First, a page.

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Microsoft's Michael Angiulo  (Source: Business Insider)
Windows RT may already be turning to vinegar

Microsoft continues to defend its sagging Windows RT operating system. So far one of the only products that run the operating system is Microsoft's own Surface RT tablet, which has seen very low sales. Earlier this month, sales of the Microsoft Surface family of tablets missed targets and analysts reduced their sales forecasts.

Microsoft CEO Steve Ballmer continues to insist that Surface is a "real business", but sales figures suggest otherwise. Major Microsoft partner Samsung has announced that it won't be releasing a Windows RT tablet in the United States because of poor demand. Samsung has left the door open to introduce a RT device later if the market demands it. So far, that demand seems unlikely.

CNET recently had an interview with Microsoft corporate vice president for Windows planning Michael Angiulo.  During the talk the Microsoft executive spent some time focusing on what makes Windows RT important for Microsoft.
 
Angiulo stated, "It was a ton of work for us and we didn't do the work and endure the disruption for any reason other than the fact that there's a strategy there that just gets stronger over time. Looking at things now like power performance and standby time and passive [fanless] form factors. When we launched windows 8, it was really competitive with a full-sized iPad. A lot of that was made possible by the ARM [chip] architecture."


In addition, Angiulo talked a bit about complaints of legacy software not working on Windows RT. He said, "People are talking about legacy desktop software not running, but they don't think about the customer benefit of only running modern apps. The only apps that you install from the Windows store are the kind, that as a customer, you can manage your rights to."

Angiulo also believes that ARM-powered tablets will have a higher percentage shipping that feature mobile broadband because the devices have longer battery life the comparable Intel platform devices. Battery life is a big selling factor for ARM-powered devices, and increased power consumption continues to be a downside to Intel hardware in the tablet and mobile market.

Source: CNET



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RE: It gets better with time?
By dgingerich on 3/23/2013 11:18:13 PM , Rating: 3
quote:
(you know, all that stuff that makes windows great)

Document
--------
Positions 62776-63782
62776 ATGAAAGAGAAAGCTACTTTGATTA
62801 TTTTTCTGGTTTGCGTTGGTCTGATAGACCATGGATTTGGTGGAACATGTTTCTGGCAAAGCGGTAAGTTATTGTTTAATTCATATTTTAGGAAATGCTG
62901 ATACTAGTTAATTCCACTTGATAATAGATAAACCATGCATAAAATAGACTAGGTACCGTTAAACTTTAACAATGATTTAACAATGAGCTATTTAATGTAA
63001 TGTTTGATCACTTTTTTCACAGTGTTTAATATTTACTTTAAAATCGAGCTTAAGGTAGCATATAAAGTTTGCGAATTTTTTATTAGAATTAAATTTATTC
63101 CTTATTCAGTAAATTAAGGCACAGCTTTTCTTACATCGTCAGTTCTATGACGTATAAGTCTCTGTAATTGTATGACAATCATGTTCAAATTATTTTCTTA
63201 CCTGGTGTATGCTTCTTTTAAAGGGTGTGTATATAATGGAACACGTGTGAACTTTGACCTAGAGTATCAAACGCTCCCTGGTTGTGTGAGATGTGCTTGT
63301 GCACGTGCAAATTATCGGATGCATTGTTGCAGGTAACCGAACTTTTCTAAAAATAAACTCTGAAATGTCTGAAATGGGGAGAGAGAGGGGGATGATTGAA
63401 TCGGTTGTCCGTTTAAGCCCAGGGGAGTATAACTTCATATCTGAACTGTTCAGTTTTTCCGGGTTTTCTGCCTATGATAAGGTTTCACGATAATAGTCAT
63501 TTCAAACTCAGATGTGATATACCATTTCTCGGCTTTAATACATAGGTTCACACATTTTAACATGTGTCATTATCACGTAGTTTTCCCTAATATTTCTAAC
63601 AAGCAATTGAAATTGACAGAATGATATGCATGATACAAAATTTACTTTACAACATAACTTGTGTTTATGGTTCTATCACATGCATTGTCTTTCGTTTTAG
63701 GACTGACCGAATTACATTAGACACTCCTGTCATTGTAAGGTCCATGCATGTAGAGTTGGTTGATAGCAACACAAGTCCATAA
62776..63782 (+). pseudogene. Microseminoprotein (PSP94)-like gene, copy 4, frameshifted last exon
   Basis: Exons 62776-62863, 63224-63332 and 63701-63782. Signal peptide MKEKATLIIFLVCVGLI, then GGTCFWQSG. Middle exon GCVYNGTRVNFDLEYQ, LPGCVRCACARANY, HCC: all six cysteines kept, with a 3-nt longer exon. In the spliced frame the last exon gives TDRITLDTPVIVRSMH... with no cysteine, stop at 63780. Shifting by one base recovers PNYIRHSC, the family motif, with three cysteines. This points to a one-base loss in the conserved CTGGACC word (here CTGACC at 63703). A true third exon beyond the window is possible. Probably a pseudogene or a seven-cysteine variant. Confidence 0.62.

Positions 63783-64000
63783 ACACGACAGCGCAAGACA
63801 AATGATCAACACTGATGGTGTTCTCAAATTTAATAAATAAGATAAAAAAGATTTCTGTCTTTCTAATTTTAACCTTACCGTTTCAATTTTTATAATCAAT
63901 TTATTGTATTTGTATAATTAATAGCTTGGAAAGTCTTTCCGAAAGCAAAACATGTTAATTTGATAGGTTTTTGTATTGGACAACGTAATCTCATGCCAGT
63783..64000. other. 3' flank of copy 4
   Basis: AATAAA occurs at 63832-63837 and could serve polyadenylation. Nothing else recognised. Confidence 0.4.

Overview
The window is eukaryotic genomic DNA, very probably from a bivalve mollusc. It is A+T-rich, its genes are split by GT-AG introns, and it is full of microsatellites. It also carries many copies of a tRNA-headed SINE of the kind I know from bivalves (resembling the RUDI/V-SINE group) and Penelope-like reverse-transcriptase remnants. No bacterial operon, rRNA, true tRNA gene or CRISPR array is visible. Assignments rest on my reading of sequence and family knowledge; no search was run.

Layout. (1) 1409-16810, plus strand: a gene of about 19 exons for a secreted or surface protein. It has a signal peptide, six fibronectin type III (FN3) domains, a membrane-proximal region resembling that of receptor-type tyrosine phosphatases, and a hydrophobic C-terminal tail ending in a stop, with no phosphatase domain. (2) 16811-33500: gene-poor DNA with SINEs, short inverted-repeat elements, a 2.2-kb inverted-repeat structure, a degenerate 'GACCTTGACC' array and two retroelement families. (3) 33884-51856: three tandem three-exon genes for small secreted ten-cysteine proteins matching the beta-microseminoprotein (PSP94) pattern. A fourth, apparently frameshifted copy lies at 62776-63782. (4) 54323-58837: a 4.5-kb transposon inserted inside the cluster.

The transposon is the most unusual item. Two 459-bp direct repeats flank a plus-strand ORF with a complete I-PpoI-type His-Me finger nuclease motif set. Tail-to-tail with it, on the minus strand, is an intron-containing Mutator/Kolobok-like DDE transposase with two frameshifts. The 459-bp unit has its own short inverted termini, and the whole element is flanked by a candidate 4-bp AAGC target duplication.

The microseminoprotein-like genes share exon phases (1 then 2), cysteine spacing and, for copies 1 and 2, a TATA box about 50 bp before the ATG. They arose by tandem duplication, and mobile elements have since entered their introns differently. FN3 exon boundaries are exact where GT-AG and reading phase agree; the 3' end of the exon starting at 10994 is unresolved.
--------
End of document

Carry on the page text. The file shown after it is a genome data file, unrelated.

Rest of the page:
Do you mean the stuff that gives support techs the greatest headaches when supporting Windows? Believe me, during my 13 years as a support tech, older apps were always the biggest headache. Most of the time all I could think of while fixing some stupid Oracle 7 app, a mainframe interface, or some horrible old DOS app was "why can't these idiot executives just buckle down and pay for the upgrade and stop with all the extra cost of supporting these crappy old apps?" The fact is supporting those older app costs far more than just buying an upgrade, especially when it's more than two generations old. They cost more in one year than it would cost to just upgrade.

I have a Dell XPS 10 tablet with keyboard dock. It's the best thing since sliced bread, mostly. I can carry it around in my lab and SSH into linux and unix servers (using one of those "modern apps") or remote desktop into Windows servers and do all sorts of admin tasks. I can pull up Office documents while standing at a rack in order to find out what IP address or OS a server has, or fill out disposal forms for old servers I'm about to scrap. (You know, Word and Excel are included with WinRT.) All from this little 10" screen.

Granted, I can't use it for a serial interface to FC RAID arrays or switches, but people are working on that.

Even more, there are several games I like to play on it. Sure, there aren't a ton, but there are ones I like. On a system that takes a small fraction of the power of my main gaming system. I can also watch Hulu or Netflix, and read books from it. It hasn't taken the place of my main system yet, but it's getting closer than ever before. The "modern apps" you deride so much have actually worked quite well for me, including a game that is a lot like Diablo 3.

Windows RT doesn't have to get better. It's great as it is. It's everything I need from it, far superior to the severely limited Android or iOS. It's as capable as Windows 8, which is also great. You probably just haven't used it yet.


RE: It gets better with time?
By rountad on 3/26/2013 12:25:26 PM , Rating: 2
USB to RS232 adapter for console connections?


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